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US mayors say LED lighting top priority for their cities

Date
11 March 2016
US mayors say LED lighting top priority for their cities

NEW YORK: US mayors rank energy efficient LED lighting as the most promising technology for city managers to reduce their energy use and carbon emissions over the coming two years, according to a survey held at the United States Conference of Mayors (USCM) in Washington DC earlier this year.

In the survey, entitled ‘How energy Technologies are Reshaping America’s cities’, LED lighting surpassed 17 other clean technologies and low carbon solutions as the technology of choice for mayors.

mayors LED

Image from the survey 'How Energy Technologies are Reshaping America’s Cities', courtesy of the United States Conference Of Mayors

Gathering in Washington for their annual meeting, the USCM is an official non-partisan organization of representatives from 1,400 US cities larger than 30,000 inhabitants, which brings mayors together to promote the development of national and urban policy.

Results from the survey build on a similar investigation in 2014 where LEDs were given priority over other low carbon technologies in US cities, with a 29% consensus. Two years after this first survey, agreement around the benefits of LED lighting has grown dramatically, as the technology is now leading all others with a 41% share of registered polls.

Also scoring highly to make up the top three priorities for mayors were low energy buildings (17%) and solar electricity (18%).

ENERGY EFFICIENT STREET LIGHTING

Many of the US cities polled are already benefitting from energy efficient LED lighting, with more than four in five having deployed it in some form such as public buildings or street lighting. Nearly half of interviewed mayors are also planning on deploying LEDs more broadly in the coming two years. Street lighting in particular is the application of choice, with 81% of surveyed cities planning LED street lighting upgrades over the next 24 months.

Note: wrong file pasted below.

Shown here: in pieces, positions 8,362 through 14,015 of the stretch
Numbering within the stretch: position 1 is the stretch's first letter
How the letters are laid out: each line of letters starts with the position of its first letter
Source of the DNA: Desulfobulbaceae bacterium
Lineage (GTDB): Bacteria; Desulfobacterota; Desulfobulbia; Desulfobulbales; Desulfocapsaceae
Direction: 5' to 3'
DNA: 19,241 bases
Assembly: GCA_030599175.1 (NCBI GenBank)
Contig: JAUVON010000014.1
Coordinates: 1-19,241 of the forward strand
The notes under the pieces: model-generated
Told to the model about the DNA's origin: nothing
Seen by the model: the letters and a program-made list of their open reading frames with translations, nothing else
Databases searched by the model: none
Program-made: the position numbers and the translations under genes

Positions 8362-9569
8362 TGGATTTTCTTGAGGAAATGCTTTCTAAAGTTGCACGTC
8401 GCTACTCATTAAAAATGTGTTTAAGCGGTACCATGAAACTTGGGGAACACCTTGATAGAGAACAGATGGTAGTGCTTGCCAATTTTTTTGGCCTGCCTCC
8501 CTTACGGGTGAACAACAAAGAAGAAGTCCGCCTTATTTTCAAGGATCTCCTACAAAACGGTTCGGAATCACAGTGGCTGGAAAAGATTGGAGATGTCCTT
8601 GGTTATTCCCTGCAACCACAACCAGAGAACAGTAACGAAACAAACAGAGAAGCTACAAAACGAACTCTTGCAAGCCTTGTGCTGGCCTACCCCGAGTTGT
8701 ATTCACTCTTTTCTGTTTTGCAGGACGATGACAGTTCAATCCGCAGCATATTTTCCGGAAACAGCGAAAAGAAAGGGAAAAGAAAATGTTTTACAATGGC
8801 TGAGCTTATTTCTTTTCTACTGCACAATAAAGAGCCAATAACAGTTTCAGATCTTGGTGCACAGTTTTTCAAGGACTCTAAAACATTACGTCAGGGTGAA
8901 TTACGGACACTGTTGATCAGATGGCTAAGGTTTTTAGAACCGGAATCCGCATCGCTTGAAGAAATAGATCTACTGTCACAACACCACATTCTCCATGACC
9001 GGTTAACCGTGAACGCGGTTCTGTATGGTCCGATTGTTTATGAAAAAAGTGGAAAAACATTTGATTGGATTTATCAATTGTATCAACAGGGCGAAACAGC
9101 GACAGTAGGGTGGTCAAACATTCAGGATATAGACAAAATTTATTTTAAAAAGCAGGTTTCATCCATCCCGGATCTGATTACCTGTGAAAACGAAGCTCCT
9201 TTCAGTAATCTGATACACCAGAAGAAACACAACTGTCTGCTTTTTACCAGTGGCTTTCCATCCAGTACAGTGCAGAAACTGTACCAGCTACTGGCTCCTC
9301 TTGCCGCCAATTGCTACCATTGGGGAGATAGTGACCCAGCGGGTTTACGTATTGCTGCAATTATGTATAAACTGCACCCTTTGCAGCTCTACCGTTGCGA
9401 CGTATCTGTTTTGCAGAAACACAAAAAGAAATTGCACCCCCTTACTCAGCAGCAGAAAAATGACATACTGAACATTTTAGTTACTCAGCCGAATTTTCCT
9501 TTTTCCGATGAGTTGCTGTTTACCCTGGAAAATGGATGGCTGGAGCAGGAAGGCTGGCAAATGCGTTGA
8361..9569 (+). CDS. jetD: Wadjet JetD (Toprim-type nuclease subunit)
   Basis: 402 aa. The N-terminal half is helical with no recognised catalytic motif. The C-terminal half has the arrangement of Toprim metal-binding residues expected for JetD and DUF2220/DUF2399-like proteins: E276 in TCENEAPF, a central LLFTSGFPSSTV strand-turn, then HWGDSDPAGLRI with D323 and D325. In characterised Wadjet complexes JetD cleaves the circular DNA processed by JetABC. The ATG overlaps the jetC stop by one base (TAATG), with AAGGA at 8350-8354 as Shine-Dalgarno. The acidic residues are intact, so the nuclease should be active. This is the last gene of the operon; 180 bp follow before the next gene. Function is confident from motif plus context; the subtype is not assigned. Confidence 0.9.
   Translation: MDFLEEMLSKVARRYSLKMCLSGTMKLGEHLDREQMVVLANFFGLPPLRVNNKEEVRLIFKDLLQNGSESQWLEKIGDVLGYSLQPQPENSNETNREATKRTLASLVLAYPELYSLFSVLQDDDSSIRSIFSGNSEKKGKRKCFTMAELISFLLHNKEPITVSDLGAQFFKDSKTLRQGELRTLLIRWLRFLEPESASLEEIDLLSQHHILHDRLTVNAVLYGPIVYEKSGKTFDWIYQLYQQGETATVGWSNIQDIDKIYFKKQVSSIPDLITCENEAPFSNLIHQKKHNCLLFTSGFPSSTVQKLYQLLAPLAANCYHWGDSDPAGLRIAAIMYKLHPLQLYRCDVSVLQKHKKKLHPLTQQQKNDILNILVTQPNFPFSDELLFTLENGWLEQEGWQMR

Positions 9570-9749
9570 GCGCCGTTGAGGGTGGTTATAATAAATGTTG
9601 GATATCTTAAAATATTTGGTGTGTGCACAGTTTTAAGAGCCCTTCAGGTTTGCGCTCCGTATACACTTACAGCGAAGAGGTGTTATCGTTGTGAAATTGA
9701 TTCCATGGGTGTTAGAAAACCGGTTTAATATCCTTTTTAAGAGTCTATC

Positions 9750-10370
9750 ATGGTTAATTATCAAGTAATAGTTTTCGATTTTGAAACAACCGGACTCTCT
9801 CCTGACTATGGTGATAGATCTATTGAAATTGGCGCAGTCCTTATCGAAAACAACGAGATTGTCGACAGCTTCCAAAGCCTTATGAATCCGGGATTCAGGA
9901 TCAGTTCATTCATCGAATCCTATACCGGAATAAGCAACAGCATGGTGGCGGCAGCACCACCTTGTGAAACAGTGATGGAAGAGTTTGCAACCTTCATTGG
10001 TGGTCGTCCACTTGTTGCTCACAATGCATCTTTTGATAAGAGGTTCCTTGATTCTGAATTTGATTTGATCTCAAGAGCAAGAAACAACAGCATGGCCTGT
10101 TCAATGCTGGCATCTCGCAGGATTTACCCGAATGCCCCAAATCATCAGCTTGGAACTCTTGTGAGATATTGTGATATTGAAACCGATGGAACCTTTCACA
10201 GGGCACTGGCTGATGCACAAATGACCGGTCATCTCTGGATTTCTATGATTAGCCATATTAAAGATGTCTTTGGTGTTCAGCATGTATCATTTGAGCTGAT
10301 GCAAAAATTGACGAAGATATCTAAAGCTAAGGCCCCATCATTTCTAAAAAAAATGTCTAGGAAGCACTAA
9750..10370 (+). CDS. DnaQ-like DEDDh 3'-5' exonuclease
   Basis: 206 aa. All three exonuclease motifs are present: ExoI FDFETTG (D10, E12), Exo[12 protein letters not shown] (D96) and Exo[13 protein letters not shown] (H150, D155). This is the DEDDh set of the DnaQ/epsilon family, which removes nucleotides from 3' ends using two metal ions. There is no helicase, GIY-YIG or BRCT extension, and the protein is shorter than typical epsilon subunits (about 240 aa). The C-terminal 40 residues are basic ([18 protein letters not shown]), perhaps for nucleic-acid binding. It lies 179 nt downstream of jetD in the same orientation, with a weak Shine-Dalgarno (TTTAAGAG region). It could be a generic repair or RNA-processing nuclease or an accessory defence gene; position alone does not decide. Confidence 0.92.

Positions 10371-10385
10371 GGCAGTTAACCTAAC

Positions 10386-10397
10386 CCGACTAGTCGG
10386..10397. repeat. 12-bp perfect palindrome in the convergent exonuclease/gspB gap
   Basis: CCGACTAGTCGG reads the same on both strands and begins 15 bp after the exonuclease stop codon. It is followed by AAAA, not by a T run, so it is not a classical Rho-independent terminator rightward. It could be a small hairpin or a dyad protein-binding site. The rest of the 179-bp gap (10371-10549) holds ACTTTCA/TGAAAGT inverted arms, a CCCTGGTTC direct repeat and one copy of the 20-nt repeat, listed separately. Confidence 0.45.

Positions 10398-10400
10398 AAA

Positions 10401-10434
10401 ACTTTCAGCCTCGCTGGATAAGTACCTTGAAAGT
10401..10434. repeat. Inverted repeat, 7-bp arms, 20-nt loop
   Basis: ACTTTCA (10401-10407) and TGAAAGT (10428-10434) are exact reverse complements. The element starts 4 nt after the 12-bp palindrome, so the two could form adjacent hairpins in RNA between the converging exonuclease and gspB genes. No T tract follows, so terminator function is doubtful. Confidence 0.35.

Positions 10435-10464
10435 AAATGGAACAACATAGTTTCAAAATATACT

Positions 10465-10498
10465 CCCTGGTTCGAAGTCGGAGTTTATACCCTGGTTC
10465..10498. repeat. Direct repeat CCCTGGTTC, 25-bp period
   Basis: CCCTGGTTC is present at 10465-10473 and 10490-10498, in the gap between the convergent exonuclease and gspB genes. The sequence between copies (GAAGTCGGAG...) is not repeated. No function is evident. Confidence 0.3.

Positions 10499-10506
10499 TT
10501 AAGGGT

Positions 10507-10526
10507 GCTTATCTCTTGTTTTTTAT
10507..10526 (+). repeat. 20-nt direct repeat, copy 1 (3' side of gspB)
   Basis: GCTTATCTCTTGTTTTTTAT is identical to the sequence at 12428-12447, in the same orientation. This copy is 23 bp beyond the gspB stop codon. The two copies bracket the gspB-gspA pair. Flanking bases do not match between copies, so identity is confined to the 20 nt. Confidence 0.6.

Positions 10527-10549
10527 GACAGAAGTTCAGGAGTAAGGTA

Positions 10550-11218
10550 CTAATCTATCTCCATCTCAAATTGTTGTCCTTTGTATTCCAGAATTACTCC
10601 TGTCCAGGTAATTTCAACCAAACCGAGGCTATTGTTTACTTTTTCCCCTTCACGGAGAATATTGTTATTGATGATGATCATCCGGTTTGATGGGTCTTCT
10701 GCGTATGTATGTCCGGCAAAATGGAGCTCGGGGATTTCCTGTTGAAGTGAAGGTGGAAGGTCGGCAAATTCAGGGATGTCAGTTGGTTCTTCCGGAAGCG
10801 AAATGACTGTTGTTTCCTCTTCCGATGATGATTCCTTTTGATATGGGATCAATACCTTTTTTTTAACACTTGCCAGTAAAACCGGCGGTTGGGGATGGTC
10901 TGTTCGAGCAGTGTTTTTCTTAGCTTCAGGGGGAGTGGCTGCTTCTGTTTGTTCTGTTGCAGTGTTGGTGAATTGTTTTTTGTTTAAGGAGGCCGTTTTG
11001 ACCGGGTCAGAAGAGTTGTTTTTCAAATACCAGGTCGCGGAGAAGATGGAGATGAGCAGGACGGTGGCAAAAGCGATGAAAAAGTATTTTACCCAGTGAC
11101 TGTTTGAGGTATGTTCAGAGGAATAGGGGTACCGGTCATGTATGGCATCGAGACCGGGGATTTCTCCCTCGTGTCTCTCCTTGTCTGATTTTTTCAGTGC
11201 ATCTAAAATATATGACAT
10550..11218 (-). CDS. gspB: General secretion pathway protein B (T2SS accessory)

mayors LED

Image from the survey 'How Energy Technologies are Reshaping America’s Cities', courtesy of the United States Conference Of Mayors

A key reason LED lighting scored so highly is the potential it offers to reduce electricity bills by up to 50-70%, increase energy savings and lower maintenance costs. Socio-economic benefits linked to better-lit city environments is another driver for adoption, with enhanced lighting linked to increased public safety and well-being.

When it comes to ‘connected lighting’, a terms that refers to lighting that is monitored and managed remotely using embedded software, 67% of poll respondents are familiar with the terminology and as many as 6 in 10 of those are now actively considering its deployment. Connected lighting is linked to an additional 5-25% energy savings for streetlights.

When asked about remaining barriers to adoption, city majors pointed to a lack of internal resources (56%) and complex ownership of the light poles (39%) as the two main obstacles.

mayors LED

Image from the survey 'How Energy Technologies are Reshaping America’s Cities', courtesy of the United States Conference Of Mayors

ACCELERATING ADOPTION

Over the past two years, The Climate Group, in partnership with Philips lighting, has been running a global consultation program to identify and address remaining barriers to wide-scale energy efficient lighting adoption.

Street lighting ownership was highlighted as a particular obstacle in US cities. Currently there are an estimated 26 million streetlights in the US, of which up to 60% are part or wholly owned or operated by the private sector.

To address this issue and other barriers to adoption, in December 2014, we held a consultation workshop at the National League of Cities Congress in Austin, Texas. Peter Curley, Program Manager for the LED Scale-up program at The Climate Group said: “The workshop highlighted how city managers now clearly see the monetary and environmental benefits from a transition to energy efficient lighting and want to scale up LEDs.

“Technological barriers have now been overcome but adoption is still being delayed. Particularly in the US, many cities reported that complex ownership of the public lighting is delaying adoption, and asked for assistance in highlighting this barrier and to convene stakeholders to explore mutually beneficial solutions.”

Acknowledging the urgent need for such a dialogue, at Climate Week NYC in September 2015 we held a roundtable with key US stakeholders and city representatives to discuss innovative polices that could encourage the transition, such as incentivizing investor-owned US utilities. During the event, The Climate Group called on US utilities to publish their intention to explore the benefits of LED lighting by the end of 2016.

Through 2016 and beyond, The Climate Group will continue to drive the conversation around accelerating LED adoption by convening roundtables with stakeholders, exploring new policy solutions and highlighting best practice and progressive utilities.

by Arianna Tozzi

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